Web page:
Special Double Review
by Brandon Nolta & Eric Kimminau
Strange Horizons, May 2, 2016
Reviewed by Brandon Nolta
If animals could speak in human language, what stories would they tell? What religious beliefs would they tell us about? What gods would they worship, or what demons? In Moore’s story, readers get at least a partial answer to those questions, as far as how they might pertain to monkeys living in the Central American jungles. As related by a nameless narrator, the monkeys that make up the central creatures of Moore’s story are the third creation of their gods, but are not particularly beloved by them. Lacking an ineffable quality the narrator cannot name, they are hunted and scourged into isolation, first by monsters sent by their creators and then by the fourth creation of the gods, humanity. However, no matter what humanity visits upon them, whether it’s the unthinking derision of tourists or the cruelty of hunters hired to keep tourists safe from monkeys, the narrator and the others keep one fact uppermost in their minds about the gods, a fact with repercussions the nameless humans come to learn very quickly.
So much of Moore’s story works well—killer opening and closing lines, a distinctive voice, a well-modulated tone evocative of parables and creation myths—that it’s difficult to pinpoint why it doesn’t come together into a more effective whole. Part of the problem may be the pervasive fatalism that permeates the perspective of the monkeys; even when given to minor acts of rebellion such as biting a tourist, it’s clear that the monkeys have accepted their fate as pariahs in the eyes of the gods. This lack of defiance is believable, but makes the narrator and company passive characters, which limits their agency and, in turn, how interesting they are. There is also a discontinuity between the aforementioned evocative tone of the story and the banality of the actions that Moore describes, such as the random shooting of a simian mother and wounding of the narrator. Even though the aftereffects are referenced throughout the story, the event is described with a complacency that is at odds with the chillingly crafted pair of sentences that explain their fate. Overall, the individual parts of Moore’s story work, but the center does not hold, and the cumulative effect is far less than it should be.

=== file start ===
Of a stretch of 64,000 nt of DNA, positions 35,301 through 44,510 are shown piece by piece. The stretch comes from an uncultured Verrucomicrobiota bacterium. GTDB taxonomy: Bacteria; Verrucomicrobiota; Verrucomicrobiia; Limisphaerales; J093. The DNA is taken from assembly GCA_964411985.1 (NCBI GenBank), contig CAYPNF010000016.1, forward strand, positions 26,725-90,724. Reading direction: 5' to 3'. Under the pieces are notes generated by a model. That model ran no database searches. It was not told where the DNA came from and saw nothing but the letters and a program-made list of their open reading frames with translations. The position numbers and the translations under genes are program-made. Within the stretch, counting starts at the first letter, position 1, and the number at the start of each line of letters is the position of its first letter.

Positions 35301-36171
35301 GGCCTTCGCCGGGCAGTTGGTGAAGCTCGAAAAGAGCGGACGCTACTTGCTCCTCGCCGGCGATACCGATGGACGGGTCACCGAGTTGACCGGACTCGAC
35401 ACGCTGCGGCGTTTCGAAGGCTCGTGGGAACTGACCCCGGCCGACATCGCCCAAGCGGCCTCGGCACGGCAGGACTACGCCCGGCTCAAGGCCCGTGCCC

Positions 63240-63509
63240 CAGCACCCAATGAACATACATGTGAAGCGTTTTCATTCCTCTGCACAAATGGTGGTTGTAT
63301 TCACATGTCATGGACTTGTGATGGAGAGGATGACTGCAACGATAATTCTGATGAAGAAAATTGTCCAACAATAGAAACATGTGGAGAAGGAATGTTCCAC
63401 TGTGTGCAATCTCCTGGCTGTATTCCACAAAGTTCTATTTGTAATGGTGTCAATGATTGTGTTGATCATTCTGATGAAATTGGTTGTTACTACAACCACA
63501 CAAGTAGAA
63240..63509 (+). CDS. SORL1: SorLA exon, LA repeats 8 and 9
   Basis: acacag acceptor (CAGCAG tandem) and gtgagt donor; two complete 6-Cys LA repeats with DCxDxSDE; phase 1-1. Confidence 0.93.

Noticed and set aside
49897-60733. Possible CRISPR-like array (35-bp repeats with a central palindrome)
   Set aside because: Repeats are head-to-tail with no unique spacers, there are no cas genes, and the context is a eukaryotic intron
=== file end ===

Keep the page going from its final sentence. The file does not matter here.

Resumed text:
Strange Horizons, May 2, 2016
Reviewed by Eric Kimminau
“How High Your Gods Can Count” by Tegan Moore is a creation and retribution story, told from the perspective of monkeys who live in the Great Jaguar Pyramid and who interact, sometimes aggressively and with antagonism, toward the tourists who regularly visit the Temple. Each time a monkey attacks a tourist, men from the local village arrive to kill a monkey or monkeys if the incident seems to warrant it. “We cant let the monkeys ruin the tourists.” The story teller (a monkey) relates the tale of the first creation, where the gods created the animals, giving them the intelligence of society, only to take it away because their “voices were wrong.” So the gods bring the second creation, the men of mud. But their voices were no better and their bodies fell apart, which angered the gods, so they brought the third creation, the monkeys, men of wood. “Our voices were fine and ringing, and our bodies were sturdy and practical, and though we built homes and fires and had children and sowed seeds and spread across the land singing prayers and making sacrifices as best we could, there was still something wrong with us. There was something wrong with our hearts.” And so the gods were not satisfied and had no mercy. Flood and monsters came, their animals turned against them, so they took to the trees for safety and they turned into something else. Then the god made the 4th creation, man, and they seemed satisfied. But now the monkeys see the ghosts of the animals of the jungle and they seem to be in troubled chaos. Suddenly the earth shakes and a darkness spreads from the horizon towards them, and the monkeys know that the humans have supposed or mistook or forgot that the gods can count “infinitely higher than four,” implying that now, the humans have also failed to satisfy the gods and now it is their turn to experience their wrath and the next creation shall soon appear.
The story seems to take bits and pieces from numerous Tibetan (Pha Trelgen Changchup Sempa), Malaysian and Middle Eastern creation tales, throws in a smattering of Rudyard Kipling’s The Jungle Book and a smattering of Noah and the flood with a direct retelling of the Mayan creation myth of animal/wet clay/wood with a monkey twist, without mentioning that, according to the Maya, the ancestors of men were created from maize dough. What is left is commentary of what goes around, comes around and the gods can never be satisfied for long. Nothing really earth shattering or ground breaking, with mud slinging on the gods.
Eric Kimminau is a BBS geek turned IT professional now playing in the world of Grownups and responsibility.